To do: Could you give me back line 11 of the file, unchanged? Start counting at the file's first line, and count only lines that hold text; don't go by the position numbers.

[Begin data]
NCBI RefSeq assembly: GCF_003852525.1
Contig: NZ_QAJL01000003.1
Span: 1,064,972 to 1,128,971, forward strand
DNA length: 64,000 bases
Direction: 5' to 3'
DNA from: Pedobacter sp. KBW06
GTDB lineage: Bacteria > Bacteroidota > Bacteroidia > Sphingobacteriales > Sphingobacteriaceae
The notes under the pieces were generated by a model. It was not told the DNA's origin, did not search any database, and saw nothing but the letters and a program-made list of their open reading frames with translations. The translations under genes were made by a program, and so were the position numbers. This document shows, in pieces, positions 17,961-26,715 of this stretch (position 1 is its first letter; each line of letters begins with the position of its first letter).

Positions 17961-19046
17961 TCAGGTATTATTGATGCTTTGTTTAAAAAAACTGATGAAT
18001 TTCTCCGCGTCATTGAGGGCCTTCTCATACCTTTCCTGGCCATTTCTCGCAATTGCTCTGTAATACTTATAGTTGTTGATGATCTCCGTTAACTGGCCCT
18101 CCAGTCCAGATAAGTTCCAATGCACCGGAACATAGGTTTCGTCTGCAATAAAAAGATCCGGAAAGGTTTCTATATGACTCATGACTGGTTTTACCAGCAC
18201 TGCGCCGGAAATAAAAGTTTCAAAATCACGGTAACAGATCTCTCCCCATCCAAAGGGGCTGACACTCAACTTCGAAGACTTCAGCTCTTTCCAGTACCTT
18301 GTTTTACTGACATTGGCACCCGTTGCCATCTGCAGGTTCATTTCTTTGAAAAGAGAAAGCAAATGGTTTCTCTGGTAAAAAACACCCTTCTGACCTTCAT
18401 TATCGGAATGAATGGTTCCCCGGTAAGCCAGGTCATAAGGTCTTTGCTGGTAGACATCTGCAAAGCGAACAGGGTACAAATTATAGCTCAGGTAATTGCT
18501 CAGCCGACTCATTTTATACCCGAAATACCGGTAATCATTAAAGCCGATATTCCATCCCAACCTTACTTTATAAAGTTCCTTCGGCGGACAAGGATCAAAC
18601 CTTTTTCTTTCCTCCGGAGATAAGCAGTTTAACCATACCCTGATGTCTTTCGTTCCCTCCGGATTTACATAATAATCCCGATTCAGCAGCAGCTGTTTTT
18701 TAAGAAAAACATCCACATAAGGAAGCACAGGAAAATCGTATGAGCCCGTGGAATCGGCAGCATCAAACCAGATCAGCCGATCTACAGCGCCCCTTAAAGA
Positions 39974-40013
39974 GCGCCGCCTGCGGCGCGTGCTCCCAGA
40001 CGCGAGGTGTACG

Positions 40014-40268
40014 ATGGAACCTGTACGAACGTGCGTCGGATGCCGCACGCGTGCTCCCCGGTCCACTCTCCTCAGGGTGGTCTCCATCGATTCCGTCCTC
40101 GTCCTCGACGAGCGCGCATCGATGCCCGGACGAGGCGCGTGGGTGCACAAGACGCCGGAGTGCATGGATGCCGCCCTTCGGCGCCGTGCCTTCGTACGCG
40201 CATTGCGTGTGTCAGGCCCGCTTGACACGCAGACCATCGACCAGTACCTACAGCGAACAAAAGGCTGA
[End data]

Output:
18001 TTCTCCGCGTCATTGAGGGCCTTCTCATACCTTTCCTGGCCATTTCTCGCAATTGCTCTGTAATACTTATAGTTGTTGATGATCTCCGTTAACTGGCCCT